Criminal defence barristers should recognise that returning instructions where they are not under a professional duty to do so “should always be a matter of last resort”, the Bar Council has said.
The advice comes after the Court of Appeal’s ruling in R v Daniels last year, in which Lord Justice Fulford expressed concerns about the way in which instructions were returned on the grounds of professional embarrassment.
He said he had “grave doubts” that the withdrawal of counsel and solicitors was justified, concluding that the defendant’s QC returned instructions during the trial in a way that was “significantly rushed”, without consulting his junior or the solicitor involved and without proper notes being made.
The defendant, Nathan Daniels, was offered a replacement legal team but chose to represent himself. He went on to be convicted of murder. The Court of Appeal said the fact instructions were returned did not render the conviction unsafe.
In newly issued guidance, the Bar Council’s ethics committee said returning instructions “when not under a professional obligation to do so” should always be a “matter of last resort”, particularly when the client might not have time to arrange alternative representation.
The committee said Fulford LJ had described professional embarrassment as “a truly material change of instructions whereby a defendant resiles from an earlier acceptance of one or more significant elements of the prosecution case”.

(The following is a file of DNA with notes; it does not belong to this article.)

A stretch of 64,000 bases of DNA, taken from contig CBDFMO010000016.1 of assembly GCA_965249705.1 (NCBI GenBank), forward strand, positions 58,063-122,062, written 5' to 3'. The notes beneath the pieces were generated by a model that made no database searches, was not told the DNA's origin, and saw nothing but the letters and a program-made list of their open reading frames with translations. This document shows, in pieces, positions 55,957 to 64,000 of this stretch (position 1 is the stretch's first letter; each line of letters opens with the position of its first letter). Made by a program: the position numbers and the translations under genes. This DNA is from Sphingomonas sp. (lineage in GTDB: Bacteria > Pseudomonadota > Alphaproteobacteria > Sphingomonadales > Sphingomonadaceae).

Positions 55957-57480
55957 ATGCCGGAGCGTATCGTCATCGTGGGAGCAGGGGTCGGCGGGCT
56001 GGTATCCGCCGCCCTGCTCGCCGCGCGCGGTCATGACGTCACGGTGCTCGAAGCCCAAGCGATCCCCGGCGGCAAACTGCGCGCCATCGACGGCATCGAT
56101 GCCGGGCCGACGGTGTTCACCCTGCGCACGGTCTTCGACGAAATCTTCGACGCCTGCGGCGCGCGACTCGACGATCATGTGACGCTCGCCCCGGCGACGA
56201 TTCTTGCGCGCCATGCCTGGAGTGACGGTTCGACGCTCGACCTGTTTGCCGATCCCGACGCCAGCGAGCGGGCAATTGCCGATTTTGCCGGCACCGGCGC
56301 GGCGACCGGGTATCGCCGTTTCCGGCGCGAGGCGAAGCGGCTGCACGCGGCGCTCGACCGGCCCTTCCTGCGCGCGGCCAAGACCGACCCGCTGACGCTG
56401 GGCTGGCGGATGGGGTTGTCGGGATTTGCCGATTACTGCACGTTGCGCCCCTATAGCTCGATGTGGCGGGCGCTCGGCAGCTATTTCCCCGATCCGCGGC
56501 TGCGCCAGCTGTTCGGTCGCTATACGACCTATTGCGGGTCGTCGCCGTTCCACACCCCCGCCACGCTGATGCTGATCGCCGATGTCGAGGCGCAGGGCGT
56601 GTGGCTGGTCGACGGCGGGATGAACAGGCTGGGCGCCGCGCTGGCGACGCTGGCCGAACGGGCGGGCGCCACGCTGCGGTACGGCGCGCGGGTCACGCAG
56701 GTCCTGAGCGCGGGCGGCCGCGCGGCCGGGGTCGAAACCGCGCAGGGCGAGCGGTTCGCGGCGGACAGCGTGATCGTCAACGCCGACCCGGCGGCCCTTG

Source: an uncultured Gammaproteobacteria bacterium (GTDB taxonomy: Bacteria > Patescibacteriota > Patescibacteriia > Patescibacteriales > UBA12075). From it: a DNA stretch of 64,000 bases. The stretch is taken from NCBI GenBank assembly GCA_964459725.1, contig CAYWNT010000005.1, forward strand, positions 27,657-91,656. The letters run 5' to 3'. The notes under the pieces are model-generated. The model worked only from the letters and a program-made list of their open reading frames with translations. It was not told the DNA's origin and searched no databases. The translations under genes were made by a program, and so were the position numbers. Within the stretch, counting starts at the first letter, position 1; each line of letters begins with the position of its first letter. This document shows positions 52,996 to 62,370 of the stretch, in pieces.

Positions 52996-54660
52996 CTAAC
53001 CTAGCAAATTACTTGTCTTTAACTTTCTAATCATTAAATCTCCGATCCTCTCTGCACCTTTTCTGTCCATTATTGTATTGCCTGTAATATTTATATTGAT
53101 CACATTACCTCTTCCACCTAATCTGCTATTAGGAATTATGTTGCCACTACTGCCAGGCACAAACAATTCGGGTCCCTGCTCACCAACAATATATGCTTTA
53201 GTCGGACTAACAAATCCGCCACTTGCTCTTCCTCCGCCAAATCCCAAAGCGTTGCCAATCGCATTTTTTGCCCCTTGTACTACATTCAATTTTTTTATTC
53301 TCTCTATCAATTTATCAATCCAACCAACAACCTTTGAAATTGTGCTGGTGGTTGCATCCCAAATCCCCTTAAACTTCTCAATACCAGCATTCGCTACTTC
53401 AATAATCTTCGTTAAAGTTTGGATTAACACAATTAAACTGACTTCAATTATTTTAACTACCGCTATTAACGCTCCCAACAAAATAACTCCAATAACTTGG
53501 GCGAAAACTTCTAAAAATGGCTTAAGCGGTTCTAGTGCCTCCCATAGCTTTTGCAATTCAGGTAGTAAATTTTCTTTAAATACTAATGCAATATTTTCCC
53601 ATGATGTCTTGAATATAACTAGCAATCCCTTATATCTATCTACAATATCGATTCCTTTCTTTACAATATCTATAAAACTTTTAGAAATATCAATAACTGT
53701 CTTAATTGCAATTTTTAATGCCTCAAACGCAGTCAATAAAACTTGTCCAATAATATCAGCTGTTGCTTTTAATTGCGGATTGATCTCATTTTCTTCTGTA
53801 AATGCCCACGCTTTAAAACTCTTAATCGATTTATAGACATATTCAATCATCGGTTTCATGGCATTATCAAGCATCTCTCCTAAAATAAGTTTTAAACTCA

Any significant change of instructions should be “carefully analysed” to “see whether or not it brings the client’s case closer to the prosecution’s case”.
The stage at which the change of instructions occurs was “of critical importance”.
If the barrister had “already publicly associated himself or herself with the acceptance of the part of the prosecution case from which the client now seeks to resile”, it was unlikely that he or she would be able to advance an inconsistent case.
“But if the change of case comes before counsel has acted publicly on the original instructions, there is unlikely to be any professional embarrassment in advancing the inconsistent case.”
Barristers should discuss the matter with the client and “with the instructing solicitor present if possible” to find out the reasons for the change in instructions, the guidance said.
“Accurate, full, and contemporaneously timed notes should be kept, explaining in detail why you consider it is necessary to withdraw. The notes should include details of the change of instructions.
“Invite your lay client to sign your notes to signify their agreement. Note down if they refuse to sign the note, and any reasons given for their refusal.
In a case where instructions were accepted at a “very late stage”, such as immediately before or during a trial, the refusal by a court to adjourn proceedings to allow time to prepare the case did not provide a “sufficient reason” to return instructions.
The guidance added that it would “often be in the client’s best interests to have some representation, even you have not had the time that you would usually require to prepare the case”.
In those circumstances, unless there was “another proper reason from refusing the instruction”, the cab rank rule obliged barristers to accept.